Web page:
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City plans NPD traffic stops, waste acceptance; elsewhere, a museum talk and a film festival

Kate Lockwood, granddaughter of LeGrand Lockwood, Sr., (far left, top row) tours Egypt by camel with the Ferguson family in the1880s. (LMMM Collection)

NORWALK, Conn. — Some Norwalk announcements for you:

  • NPD plans ‘zero tolerance’ traffic stops
  • Hazardous Waste Day is Aug. 28
  • LMMM: ‘Secret Lives: Untold Stories’
  • Norwalk Film Festival invites submissions

 

‘Back to School Slow Down Days’

Norwalk Police say they’ll be conducting zero tolerance motor vehicle enforcement throughout the city starting Monday, Aug. 23. “Multiple officers will fan out across the city over the next two weeks to conduct speed enforcement in preparation for the start of school.”

You’re reminded to expect increased pedestrian traffic when school starts on Monday Aug. 30, and to obey directions given by school crossing guards.

 

Your chance to dispose of hazardous waste

Household Hazardous Waste Day 2021 is Saturday, Aug.  28 from 8 a.m. to 2 p.m. at Norwalk High School (corner of Strawberry Hill Ave and County Street), rain or shine, according to a press release.  The event is open to residents of Norwalk, Darien, Greenwich, New Canaan, Stamford, Westport and Wilton.

Have your driver’s license readily available.  You cannot be a commercial business. Commercial loads will be turned away.

 

Acceptable items include:

  • Gasoline
  • Kerosene
  • Auto care products
  • Oil based or alkyd paints, stains, thinners, spray paints
  • Insect killer
  • Weed killer
  • Fungicide (rose dust)
  • Chemical fertilizer
  • Garden lime
  • Cleaners, polishes
  • Mercury thermometers
  • Pet care products
  • Pool chemicals
  • Latex paint (not considered HHW, but still acceptable).   Thoroughly dry, completely solid  latex paint can also be disposed of in regular trash.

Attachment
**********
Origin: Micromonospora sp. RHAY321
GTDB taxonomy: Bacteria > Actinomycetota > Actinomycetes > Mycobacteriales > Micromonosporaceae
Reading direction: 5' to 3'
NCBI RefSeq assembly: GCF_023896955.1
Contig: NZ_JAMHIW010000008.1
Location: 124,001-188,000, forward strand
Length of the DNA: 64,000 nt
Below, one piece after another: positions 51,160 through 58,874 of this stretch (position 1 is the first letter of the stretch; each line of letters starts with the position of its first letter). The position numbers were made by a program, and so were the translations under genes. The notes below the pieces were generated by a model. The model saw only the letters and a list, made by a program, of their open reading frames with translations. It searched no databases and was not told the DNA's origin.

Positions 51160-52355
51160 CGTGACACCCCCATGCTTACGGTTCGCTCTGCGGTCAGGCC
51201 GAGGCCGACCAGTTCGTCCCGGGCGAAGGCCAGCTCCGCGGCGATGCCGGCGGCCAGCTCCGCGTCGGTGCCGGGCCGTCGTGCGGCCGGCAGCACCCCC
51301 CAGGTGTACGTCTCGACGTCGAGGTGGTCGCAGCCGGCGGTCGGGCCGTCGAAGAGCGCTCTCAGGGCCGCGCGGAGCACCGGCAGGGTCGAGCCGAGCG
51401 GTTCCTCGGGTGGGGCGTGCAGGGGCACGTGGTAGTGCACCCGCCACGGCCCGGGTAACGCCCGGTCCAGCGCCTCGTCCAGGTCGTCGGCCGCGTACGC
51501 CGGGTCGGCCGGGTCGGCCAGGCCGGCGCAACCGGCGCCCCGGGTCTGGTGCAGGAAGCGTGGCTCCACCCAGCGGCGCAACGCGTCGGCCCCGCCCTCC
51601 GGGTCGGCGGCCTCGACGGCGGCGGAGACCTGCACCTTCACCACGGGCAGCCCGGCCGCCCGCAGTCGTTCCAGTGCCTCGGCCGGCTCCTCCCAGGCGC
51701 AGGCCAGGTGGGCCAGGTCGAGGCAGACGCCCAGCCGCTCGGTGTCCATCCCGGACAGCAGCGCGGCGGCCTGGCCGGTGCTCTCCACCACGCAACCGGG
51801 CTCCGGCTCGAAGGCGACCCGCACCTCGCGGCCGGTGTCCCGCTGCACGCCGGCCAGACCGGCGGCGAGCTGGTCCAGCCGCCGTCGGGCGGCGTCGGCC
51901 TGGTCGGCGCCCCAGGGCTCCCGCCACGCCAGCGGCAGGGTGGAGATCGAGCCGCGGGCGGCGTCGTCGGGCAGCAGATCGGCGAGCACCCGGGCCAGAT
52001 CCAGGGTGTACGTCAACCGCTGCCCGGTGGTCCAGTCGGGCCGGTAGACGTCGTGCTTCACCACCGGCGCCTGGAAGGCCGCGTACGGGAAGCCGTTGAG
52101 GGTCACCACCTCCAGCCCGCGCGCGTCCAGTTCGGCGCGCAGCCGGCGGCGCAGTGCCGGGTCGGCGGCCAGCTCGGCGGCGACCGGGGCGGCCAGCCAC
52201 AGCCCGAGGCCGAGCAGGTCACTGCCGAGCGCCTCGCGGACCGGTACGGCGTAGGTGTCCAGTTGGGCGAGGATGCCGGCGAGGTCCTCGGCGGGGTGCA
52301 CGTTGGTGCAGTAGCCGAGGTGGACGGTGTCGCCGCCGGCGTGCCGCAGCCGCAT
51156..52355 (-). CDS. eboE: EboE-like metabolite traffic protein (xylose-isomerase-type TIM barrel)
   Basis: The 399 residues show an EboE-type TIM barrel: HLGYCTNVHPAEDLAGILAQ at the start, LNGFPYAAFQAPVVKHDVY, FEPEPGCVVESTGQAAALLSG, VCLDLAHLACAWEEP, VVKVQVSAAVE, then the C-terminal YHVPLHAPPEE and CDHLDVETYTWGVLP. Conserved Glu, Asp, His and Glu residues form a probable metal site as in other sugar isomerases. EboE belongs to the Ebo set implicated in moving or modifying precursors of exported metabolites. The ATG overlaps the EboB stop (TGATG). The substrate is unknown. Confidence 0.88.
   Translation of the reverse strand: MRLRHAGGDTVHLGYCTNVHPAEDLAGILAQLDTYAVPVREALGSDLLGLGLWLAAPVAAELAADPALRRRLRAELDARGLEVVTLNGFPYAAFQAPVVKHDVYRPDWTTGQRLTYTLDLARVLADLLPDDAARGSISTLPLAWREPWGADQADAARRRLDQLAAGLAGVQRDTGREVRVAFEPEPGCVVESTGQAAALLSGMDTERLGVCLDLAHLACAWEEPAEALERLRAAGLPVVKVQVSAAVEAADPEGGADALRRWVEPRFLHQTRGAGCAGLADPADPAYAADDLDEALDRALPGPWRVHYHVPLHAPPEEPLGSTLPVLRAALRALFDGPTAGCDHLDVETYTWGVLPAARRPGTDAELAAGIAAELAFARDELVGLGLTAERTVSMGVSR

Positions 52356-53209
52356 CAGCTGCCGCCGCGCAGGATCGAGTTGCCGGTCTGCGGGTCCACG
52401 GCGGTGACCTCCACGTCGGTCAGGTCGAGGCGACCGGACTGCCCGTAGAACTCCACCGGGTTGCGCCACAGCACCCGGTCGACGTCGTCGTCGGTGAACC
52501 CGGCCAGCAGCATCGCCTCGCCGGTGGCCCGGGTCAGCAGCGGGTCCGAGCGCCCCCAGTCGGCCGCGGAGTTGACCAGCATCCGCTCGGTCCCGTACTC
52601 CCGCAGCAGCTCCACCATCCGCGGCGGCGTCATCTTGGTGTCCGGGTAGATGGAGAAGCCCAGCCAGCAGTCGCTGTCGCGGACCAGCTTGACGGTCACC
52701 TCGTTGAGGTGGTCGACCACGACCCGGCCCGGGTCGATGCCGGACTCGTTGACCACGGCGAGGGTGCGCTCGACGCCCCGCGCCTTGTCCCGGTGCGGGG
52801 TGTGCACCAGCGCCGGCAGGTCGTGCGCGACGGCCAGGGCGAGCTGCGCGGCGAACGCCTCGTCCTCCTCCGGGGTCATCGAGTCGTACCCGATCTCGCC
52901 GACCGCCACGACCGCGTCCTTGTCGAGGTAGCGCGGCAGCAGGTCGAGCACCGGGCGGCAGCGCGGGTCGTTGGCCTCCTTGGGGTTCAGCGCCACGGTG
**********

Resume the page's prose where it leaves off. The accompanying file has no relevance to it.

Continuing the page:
Items not accepted:

  • Motor oil and antifreeze*
  • Electronics*
  • Cooking oil*

*The Crescent St. Transfer Station will accept these materials from Norwalk Residents Only.

  • Ammunition, Flares, Explosives:  Call Norwalk Police (203) 854 3000
  • Asbestos–Contact CT Dept. of Health or Dept. of Environmental Protection
  • CFL bulbs–Bring unbroken bulbs to Lowes or Home Depot
  • Medical or biological waste
  • Radioactive material

 

Important guidelines:

  • Sort and pack different materials separately.
  • Don’t mix chemicals.
  • Leave the material in its original labelled containers.
  • Pack securely. Tighten the caps and lids.
  • If your load exceeds 40 pounds or 30 gallons, or if you have questions, call Norwalk Customer Service at (203) 854-3200.

 

Visit Household Hazardous Waste | Norwalk, CT – Official Website (norwalkct.org) for more info.

Lockwood-Mathews

Daryn Reyman-Lock, Ph. D. (Courtesy of Shannon Sorenson)

Hidden family stories, photos, and documents at the Lockwood-Mathews Mansion Museum will be revealed in “The Mansion’s Secret Lives: Untold Stories, 1865-1960,” a talk by historic preservation specialist Daryn Reyman-Lock, Ph.D. at 2 p.m. Sunday, Sept. 12.

Reyman-Lock, an accomplished archaeologist, is a first-call collection curator and municipal consultant whose expertise includes historic landscape and building research.  Her work encompasses phenomenology, i.e. the study of experience and consciousness.  She said, “The Lockwood-Mathews Mansion is a historically significant building whose history has been created, destroyed, changed and shaped by those responsible for its inception, construction and use.”